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Coeducation is the American English term for integrated education of men and women. Before coeducation became predominant, most important institutions of higher education restricted their enrollment to men. Women were educated in all-female schools, if at all.

Coeducation in the United States

The first coeducational institution of higher education in the United States was Oberlin College in Oberlin, Ohio. The agitation for coeducation by feminists grew through the American Civil War era, and by 1872 there were 97 American universities admitting women. Some institutions refused to integrate fully, but were willing to educate women in closely associated schools--a variation on the later "separate but equal" standard of racially segregated schools followed in some parts of the US. Examples of this parallelism include Radcliffe College at Harvard University in Massachusetts and Barnard College at Columbia University in New York. A variety of gender-segrated women's institutions were founded, notably the Seven Sisters of New England. Some of these "girls schools" are now coeducational (e.g. Vassar), others are not (e.g. Wellesley).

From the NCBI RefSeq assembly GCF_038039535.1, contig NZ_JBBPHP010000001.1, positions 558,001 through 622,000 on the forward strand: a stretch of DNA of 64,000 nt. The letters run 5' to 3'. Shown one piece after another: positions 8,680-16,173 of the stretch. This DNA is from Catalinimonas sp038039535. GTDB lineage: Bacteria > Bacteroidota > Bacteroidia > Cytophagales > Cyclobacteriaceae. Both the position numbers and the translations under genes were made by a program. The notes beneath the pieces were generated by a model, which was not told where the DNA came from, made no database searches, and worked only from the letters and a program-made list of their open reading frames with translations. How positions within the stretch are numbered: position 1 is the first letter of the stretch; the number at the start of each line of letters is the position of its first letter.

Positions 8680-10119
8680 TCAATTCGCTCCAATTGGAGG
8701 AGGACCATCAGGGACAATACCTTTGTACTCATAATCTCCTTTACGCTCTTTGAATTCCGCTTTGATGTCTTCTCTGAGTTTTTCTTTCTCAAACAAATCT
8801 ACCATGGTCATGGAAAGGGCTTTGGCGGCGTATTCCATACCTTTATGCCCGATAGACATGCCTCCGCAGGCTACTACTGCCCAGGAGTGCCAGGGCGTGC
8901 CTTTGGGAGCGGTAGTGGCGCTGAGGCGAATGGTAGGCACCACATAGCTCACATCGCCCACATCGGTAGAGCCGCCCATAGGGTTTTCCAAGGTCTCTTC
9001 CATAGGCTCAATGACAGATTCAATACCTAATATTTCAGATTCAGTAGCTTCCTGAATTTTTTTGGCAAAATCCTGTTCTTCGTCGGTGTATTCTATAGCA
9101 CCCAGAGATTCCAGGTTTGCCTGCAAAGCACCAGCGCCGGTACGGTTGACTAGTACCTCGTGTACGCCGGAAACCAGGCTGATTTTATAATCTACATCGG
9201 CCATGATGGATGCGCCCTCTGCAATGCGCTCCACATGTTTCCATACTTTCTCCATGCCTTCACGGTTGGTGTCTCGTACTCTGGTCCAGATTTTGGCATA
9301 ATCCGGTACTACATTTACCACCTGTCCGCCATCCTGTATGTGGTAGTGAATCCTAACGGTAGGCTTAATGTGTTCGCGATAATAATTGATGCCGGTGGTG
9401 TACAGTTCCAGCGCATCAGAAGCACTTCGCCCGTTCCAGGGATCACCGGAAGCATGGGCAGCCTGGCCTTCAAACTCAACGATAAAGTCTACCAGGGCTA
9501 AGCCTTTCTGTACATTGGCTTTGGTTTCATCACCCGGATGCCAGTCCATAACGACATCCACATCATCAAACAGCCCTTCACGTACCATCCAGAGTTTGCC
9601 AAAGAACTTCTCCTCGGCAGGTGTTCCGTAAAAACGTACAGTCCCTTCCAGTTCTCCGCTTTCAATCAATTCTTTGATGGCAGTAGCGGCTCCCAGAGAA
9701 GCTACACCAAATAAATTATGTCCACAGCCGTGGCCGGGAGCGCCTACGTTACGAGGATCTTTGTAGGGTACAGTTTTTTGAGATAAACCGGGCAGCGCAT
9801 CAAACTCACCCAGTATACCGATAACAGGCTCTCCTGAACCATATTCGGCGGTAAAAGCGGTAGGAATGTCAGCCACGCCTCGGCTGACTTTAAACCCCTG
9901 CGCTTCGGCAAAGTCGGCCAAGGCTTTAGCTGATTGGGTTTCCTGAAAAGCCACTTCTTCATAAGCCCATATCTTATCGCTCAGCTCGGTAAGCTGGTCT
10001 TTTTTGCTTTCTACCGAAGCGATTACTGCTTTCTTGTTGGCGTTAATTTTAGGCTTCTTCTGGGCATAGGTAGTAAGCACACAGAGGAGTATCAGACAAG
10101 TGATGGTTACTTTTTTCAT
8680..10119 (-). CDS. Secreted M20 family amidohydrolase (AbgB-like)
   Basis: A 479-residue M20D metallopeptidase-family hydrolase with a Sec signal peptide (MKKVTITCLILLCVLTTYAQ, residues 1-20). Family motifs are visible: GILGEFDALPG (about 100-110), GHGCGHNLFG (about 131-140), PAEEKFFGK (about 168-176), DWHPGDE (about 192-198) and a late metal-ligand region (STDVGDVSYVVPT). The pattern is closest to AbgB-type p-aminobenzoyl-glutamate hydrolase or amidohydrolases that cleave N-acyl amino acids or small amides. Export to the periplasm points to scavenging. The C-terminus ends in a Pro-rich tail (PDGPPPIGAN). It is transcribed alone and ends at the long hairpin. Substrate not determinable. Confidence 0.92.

It should be noted that many or most "common schools"--the neighborhood, village and county schools that educated most Americans through the end of the 19th century--were coeducational from the beginning, in part because small school districts could not fund separate educational facilities for girls and boys.

Remarkably, after a little more than than a century in the mainstream higher education system of the United States, American women now earn the majority of bachelor's degrees and account for 60% of the enrolled undergraduate population.

See also: List of women's colleges in the United States